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Average Salary: $23,940

Expected Lifetime Earnings: $999,000

Even though Landscape Design is not very lucrative, it is perhaps the most lucrative of the horticultural industries. It is still dominated by those with some degree of education. Unlike the majority of horticultural industries, including those that install and maintain the newly designed landscapes, the Landscape Design industry is not yet overrun by those who really do not know or care much about what the work requires. Landscape Designers cannot profit in this business by pumping out cheap and hastily slapped together plans just to make a buck. Eventually shoddy work catches up with them as it does for all professionals.

However—and that's a big "however"—those starting out may be frustrated by the less than exciting pay for draftsmen in big design studios. Yes, the jobs are stable, and often include good benefits, but the pay is only about $30k a year. The work is not too much fun either, since it involves a lot of drafting or modifications of some other designer's original plans.

The next step is to become a Landscape Designer, which pays a bit better. Most earn about $40k to $50k by the time they make that transition, and start to earn more as they gain experience and design more desirable landscapes. Some of the better Landscape Designers earn about $100k, with rather sweet benefits.

Those who start out on their own from the beginning have a hard time getting known and established in the early years. Most of their business is for contractors building average single homes or small commercial buildings instead of tract homes or malls, so the work, although fun and stimulating, is sporadic and unreliable. There may be quite a bit of time between projects. In the end though, when their businesses get going, they do not need to share their profits with the rest of a larger firm. They then "are" The Man.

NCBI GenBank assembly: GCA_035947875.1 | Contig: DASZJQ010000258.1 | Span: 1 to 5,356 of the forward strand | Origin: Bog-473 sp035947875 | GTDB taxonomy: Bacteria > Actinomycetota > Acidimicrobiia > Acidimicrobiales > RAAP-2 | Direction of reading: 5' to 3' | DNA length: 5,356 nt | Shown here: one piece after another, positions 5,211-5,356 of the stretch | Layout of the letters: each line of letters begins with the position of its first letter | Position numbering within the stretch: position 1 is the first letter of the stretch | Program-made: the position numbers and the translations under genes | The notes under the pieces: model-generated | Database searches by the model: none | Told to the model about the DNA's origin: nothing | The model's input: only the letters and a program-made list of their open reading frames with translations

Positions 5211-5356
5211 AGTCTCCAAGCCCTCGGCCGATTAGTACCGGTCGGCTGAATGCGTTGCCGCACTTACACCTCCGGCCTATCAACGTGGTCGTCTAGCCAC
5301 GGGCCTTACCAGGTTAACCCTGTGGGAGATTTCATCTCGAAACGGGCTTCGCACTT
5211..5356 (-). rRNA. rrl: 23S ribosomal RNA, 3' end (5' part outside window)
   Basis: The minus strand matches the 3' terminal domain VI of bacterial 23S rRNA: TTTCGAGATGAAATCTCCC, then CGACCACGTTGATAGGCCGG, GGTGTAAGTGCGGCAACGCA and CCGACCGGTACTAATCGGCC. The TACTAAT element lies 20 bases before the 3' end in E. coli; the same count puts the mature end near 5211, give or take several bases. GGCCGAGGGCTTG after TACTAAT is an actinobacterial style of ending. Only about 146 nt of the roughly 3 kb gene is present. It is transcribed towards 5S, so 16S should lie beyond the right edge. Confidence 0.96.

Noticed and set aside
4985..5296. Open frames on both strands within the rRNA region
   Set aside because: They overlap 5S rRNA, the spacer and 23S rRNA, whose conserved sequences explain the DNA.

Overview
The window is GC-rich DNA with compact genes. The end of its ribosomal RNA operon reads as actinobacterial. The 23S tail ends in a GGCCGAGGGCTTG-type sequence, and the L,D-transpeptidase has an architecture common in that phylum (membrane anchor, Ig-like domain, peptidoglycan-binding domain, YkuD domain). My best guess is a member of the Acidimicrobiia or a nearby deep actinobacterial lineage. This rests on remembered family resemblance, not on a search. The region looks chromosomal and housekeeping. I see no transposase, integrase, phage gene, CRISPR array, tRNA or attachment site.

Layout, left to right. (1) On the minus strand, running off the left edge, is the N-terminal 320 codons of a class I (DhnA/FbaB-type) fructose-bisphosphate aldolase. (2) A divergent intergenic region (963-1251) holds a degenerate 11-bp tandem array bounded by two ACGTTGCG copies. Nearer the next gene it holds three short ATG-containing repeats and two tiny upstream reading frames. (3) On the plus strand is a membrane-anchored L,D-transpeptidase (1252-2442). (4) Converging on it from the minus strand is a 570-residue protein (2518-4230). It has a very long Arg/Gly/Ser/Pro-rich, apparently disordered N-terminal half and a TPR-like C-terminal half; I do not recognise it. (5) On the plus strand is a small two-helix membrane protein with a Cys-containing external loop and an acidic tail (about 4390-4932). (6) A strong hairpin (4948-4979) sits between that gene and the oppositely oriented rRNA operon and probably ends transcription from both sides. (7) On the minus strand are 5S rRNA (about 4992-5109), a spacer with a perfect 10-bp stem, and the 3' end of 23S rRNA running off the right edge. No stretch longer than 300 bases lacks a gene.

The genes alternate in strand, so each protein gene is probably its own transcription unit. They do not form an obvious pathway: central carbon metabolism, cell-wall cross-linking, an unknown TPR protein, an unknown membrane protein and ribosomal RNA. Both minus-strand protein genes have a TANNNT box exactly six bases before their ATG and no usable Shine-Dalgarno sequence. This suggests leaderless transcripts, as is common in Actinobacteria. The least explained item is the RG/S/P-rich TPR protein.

Alternatively, those starting out with a reliable firm can go through the motions of keeping a relatively good job with acceptable income and good benefits for the first few years, and then, after gaining a following of happy clientele, move on to become an independent Landscape Designer. It is not uncommon for the best Landscape Designers to earn more than $100k annually at this point.

Many of the best clients who pay the most do not want to mess around with finding the right designer. They see what they want at one of your former clients’ homes or businesses and want it for their own...and don't mind paying to have it done properly. They may not necessarily want the same style, but appreciate how a particular landscape conforms to the building that it was designed for. Yes, it is great to be appreciated...and it helps to get paid well for it.

It is good to be known for a distinct style, but even better to be known for adaptability. Not everyone needs to be a Frank Lloyd Wright of the landscaping industry. For example, those guys who design thick rain forest-like landscapes that are purported to save water (like that is believable) are well known for that particular style, but are not very useful to a client who wants a stark contemporary landscape to frame a sleek modern building without obscuring it. Your style may be well known, but it won't get the job like your reputation for adaptability will.